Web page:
Raised crosswalks and speed display signs are coming to schools at four locations following a funding announcement from the provincial government.
The city received $50,000 to build the crosswalks and signs, which will be used to calm traffic outside of W.J. Brezowsky Public School on McIntosh Drive, St. John Community School on Seventh Street East, École Valois on 10th Street East and St. Catherine Catholic School and John Diefenbaker Public School, both located on Brannion Drive.
Mayor Greg Dionne said he was glad to get provincial support, and eager to see the project moved forward as soon as possible.
“Our goal is to continue to apply for this provincial funding,” he said. “We have the right to apply again, I think, after July. This is the first round, and we’ll be applying and applying and applying because every year we’re going to get pretty well the same amount, and then over the next three to four years we’ll have all the schools done.”
City administrators recommended those four locations in a report submitted at the last Planning Advisory Committee meeting on May 30. They were chosen following discussions with the three school boards operating schools in Prince Albert. All four still formal approval from city council.
Dionne said they chose the four schools based on who had the biggest need. However, he emphasized that eventually they’ll put raised crosswalks and speed display signs at every school in the city.
“They’re all on the list,” he said. “It’s just how we prioritized them.”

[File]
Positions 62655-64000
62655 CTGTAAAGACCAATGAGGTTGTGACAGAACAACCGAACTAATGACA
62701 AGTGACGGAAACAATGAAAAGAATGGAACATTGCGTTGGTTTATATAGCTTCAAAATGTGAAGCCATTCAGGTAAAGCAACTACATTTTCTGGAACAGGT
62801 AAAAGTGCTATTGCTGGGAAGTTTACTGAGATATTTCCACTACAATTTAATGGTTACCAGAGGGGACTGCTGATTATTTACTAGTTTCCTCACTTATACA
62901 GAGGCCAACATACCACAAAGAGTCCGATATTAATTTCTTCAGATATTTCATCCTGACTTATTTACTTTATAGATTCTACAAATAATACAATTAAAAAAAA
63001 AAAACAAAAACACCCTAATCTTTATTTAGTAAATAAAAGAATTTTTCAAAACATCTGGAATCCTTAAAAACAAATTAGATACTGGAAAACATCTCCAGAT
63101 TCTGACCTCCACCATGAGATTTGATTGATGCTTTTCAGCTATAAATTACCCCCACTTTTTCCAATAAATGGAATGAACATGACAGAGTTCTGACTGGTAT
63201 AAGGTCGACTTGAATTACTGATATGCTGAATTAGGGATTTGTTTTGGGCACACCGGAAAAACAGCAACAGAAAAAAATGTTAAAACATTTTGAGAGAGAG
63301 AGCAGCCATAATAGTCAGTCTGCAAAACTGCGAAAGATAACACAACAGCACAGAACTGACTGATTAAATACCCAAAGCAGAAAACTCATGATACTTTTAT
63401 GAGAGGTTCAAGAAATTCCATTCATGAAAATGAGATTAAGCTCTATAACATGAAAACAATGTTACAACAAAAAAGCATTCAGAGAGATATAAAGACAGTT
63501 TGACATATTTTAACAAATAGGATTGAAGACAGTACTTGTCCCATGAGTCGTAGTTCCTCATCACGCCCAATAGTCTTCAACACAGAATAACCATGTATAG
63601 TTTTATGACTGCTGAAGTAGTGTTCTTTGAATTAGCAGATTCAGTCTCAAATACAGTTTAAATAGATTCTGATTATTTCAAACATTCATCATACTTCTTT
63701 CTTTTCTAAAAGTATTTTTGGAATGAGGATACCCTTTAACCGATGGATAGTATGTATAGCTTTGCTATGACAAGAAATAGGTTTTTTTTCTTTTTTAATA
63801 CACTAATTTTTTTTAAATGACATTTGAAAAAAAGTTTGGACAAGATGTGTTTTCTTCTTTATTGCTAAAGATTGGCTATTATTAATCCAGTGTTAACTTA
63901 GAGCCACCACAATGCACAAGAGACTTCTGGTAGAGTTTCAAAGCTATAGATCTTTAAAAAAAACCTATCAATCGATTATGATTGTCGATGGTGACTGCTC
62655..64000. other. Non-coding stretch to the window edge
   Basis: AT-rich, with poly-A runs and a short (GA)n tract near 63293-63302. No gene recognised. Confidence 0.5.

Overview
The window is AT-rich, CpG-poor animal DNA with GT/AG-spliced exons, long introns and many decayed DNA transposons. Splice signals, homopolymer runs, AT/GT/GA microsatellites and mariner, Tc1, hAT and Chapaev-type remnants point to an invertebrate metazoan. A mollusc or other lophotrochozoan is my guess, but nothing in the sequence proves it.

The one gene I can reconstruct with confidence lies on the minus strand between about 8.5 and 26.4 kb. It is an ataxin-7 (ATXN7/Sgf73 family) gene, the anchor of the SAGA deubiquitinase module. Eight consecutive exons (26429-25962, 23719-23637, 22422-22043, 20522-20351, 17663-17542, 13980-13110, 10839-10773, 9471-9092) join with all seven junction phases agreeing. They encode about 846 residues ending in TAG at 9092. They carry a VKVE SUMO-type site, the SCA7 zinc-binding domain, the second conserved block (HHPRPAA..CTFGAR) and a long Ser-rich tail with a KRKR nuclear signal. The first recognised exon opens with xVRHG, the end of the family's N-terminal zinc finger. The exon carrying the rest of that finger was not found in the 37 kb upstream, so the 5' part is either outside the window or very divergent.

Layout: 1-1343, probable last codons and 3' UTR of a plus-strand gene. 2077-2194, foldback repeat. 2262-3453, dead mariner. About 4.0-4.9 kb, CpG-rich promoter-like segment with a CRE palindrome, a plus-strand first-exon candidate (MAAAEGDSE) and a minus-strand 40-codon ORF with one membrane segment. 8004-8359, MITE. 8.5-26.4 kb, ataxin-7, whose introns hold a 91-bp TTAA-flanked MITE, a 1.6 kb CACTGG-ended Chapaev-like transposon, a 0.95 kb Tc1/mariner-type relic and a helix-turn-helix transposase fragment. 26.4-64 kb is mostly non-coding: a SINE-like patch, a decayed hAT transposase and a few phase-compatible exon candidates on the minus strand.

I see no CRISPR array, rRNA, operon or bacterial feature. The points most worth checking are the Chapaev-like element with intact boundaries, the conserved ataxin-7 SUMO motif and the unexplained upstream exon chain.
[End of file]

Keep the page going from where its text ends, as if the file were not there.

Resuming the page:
Dionne added that the city hopes to have the new crosswalks and signs installed this summer.
Prince Albert was one of 27 communities to receive support from the Provincial Traffic Safety Fund. Other notable projects include $56,104 for Onion Lake First Nation to install traffic signs around the community, $17,500 for school zone upgrades in Melfort, and $10,000 for wireless solar-powered crosswalk lights in Carrot River. The largest grant went to City of Swift Current, which received $100,000 to upgrade the Battleford Trail and Central Avenue North intersection.
In total, the province handed out $498,732 in funding. All funds came from photo speed enforcement fines (PSE).
“These initiatives will contribute to safer roads across Saskatchewan,” Prince Albert Carlton MLA and Minister Responsible for SGI Joe Hargrave said in a media release. “The goal of photo speed enforcement has always been to improve traffic safety. PSE reduces speed-related collisions where it takes place and through these grants, now supports improvements to traffic safety in many other locations throughout the province as well.”